How Styx broke through with ‘The Grand Illusion’

As Styx finally achieved a long-hoped-for success, they did one thing rare in rock music at the time: they looked inside. The great illusion, released on July 7, 1977, spoke with bold frankness about the attributes of fame, the uncertainty of their new position, and each member’s worries about how fame might change them.

These great themes were born from the title song, brought to Styx by Dennis DeYoung and appropriately placed as the album’s opening song.

“It spoke to us all and told us about what we were going through as members of the same group, as our popularity increased and we started to make money,” Tommy shaw said to Messenger of the day. “We were a very tight-knit band musically at the time, and it was all for one and one for all – this wonderful time in the life of any band. So we all started to put our hearts into it like a big ‘amen ! “”

Shaw called this era, which also included the 1978 follow-up LP Pieces of eight, “the first season of innocence.” He had joined the previous year, becoming a key creative part of the 1976 transition Crystal ball, But The great illusion – with his Top 30 hit “Fooling Yourself (The Angry Young Man)” – this is where Shaw fully integrated into the larger group dynamic.

“We went on the road and turned, and it really took us that long to become a band with Tommy. We became writers together and The great illusion is the result, ”said DeYoung Classic rock revisited. “I was the theme guy from Styx and I came up with the theme. I got everyone together and I said, ‘Look, last year we made more money than we did. never thought of winning in our entire life. How did it affect us? I know how much it affected me. We set out to try and make a loosely thematic album based on success, failure and money. “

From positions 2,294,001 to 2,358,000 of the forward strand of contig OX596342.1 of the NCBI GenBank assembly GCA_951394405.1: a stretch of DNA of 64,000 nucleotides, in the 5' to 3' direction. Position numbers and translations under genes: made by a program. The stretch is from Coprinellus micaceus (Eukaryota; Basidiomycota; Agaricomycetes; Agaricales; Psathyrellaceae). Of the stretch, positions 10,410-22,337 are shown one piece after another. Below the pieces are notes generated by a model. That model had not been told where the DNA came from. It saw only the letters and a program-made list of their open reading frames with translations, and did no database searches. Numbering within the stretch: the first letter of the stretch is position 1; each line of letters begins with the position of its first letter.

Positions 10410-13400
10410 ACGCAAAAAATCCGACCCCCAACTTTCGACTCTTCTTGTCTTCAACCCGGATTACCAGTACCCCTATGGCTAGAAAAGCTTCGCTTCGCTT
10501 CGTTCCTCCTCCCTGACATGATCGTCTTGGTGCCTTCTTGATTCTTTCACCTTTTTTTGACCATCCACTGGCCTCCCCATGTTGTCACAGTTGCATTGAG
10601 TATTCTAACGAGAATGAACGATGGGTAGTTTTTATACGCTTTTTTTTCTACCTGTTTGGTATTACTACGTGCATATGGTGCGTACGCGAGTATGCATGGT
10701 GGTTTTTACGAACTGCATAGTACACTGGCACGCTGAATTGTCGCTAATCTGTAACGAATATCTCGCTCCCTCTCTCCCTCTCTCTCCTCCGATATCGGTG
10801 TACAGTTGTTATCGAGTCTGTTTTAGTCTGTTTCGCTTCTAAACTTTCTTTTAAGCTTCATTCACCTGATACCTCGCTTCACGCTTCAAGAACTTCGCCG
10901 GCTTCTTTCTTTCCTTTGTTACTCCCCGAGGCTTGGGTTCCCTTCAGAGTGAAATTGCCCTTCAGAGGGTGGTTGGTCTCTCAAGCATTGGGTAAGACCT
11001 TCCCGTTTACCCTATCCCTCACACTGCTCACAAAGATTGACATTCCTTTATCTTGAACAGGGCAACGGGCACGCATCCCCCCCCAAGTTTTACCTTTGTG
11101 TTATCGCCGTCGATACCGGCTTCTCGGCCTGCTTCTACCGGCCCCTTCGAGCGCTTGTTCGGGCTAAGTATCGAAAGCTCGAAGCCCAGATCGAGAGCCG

Even before DeYoung’s “Come Sail Away” became their second Top 10 single, there was a feeling that The great illusion represented a creative and commercial breakthrough. Album sales certainly confirmed the latter, as the project became the first of four consecutive multi-platinum releases for Styx.

Listen to “Come Sail Away” by Styx

“I think we all knew it was our best job at the time,” said James “JY” Young. DUKE. “There was something very cohesive about the title of the album. There was a resonance of a concept album or whatever, so I think we felt like we really captured something.”

The success-hungry alienation of “Fooing Yourself” and “Come Sail Away,” with its dark, underlying theme on never-before-found pots of gold, has given way to deeper, crisper cuts like “Man in. the Wilderness “. Composed on location by Shaw after Styx performed a revealing debut gig for Kansas in front of thousands of fans in Detroit, he described the range of emotions in this rapidly changing time.

“Going this far opened up all kinds of ideas for me, and the next time I was alone with my acoustics, the song more or less unfolded on its own. The lyrics were there in raw form everything. away, “Shaw told the Messenger of the day. “Think about it: to go from playing in a bowling alley to the kind of halls where we started playing regularly, and being away from home all the time, it was weird at first to stand out by getting that kind of. response from so many people who didn’t really know me or how I felt at the time. “

Elsewhere, the theme is complemented by “Miss America”, Young’s hard eyes, riffy charge of superficiality; and “Castle Walls,” an elliptical review of the barriers that surround us from DeYoung. Styx’s new ability to maintain the delicate balance between these competing musical impulses is what made The great illusion such a defining moment.

“The beauty of the creative team back then was that we were different,” Young told UCR. “We were all different individuals and so anything that came out creatively was really held to very high standards from a dozen different angles, as opposed to everyone playing the same thing. wise – and what is amazing is that the work really seems to have stood the test of time wonderfully. “

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